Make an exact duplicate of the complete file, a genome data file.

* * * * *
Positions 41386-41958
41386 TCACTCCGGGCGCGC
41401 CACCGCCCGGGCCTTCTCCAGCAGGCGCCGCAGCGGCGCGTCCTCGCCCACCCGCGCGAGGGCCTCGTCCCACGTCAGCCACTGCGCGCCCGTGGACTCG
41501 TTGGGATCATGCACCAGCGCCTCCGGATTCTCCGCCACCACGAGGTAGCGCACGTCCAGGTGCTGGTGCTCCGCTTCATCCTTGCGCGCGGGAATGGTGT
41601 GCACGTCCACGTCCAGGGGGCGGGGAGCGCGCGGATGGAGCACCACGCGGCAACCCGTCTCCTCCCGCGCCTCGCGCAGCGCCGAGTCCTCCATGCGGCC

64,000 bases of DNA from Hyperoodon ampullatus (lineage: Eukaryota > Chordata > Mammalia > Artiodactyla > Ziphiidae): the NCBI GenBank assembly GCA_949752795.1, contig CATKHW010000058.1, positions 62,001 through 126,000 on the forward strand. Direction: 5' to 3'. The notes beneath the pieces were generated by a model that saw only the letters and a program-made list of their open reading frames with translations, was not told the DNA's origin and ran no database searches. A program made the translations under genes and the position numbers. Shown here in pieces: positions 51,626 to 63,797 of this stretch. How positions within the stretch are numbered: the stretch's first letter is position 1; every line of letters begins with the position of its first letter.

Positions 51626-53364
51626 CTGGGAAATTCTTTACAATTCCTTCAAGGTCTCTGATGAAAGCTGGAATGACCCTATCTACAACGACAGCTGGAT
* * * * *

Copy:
Positions 41386-41958
41386 TCACTCCGGGCGCGC
41401 CACCGCCCGGGCCTTCTCCAGCAGGCGCCGCAGCGGCGCGTCCTCGCCCACCCGCGCGAGGGCCTCGTCCCACGTCAGCCACTGCGCGCCCGTGGACTCG
41501 TTGGGATCATGCACCAGCGCCTCCGGATTCTCCGCCACCACGAGGTAGCGCACGTCCAGGTGCTGGTGCTCCGCTTCATCCTTGCGCGCGGGAATGGTGT
41601 GCACGTCCACGTCCAGGGGGCGGGGAGCGCGCGGATGGAGCACCACGCGGCAACCCGTCTCCTCCCGCGCCTCGCGCAGCGCCGAGTCCTCCATGCGGCC

64,000 bases of DNA from Hyperoodon ampullatus (lineage: Eukaryota > Chordata > Mammalia > Artiodactyla > Ziphiidae): the NCBI GenBank assembly GCA_949752795.1, contig CATKHW010000058.1, positions 62,001 through 126,000 on the forward strand. Direction: 5' to 3'. The notes beneath the pieces were generated by a model that saw only the letters and a program-made list of their open reading frames with translations, was not told the DNA's origin and ran no database searches. A program made the translations under genes and the position numbers. Shown here in pieces: positions 51,626 to 63,797 of this stretch. How positions within the stretch are numbered: the stretch's first letter is position 1; every line of letters begins with the position of its first letter.

Positions 51626-53364
51626 CTGGGAAATTCTTTACAATTCCTTCAAGGTCTCTGATGAAAGCTGGAATGACCCTATCTACAACGACAGCTGGAT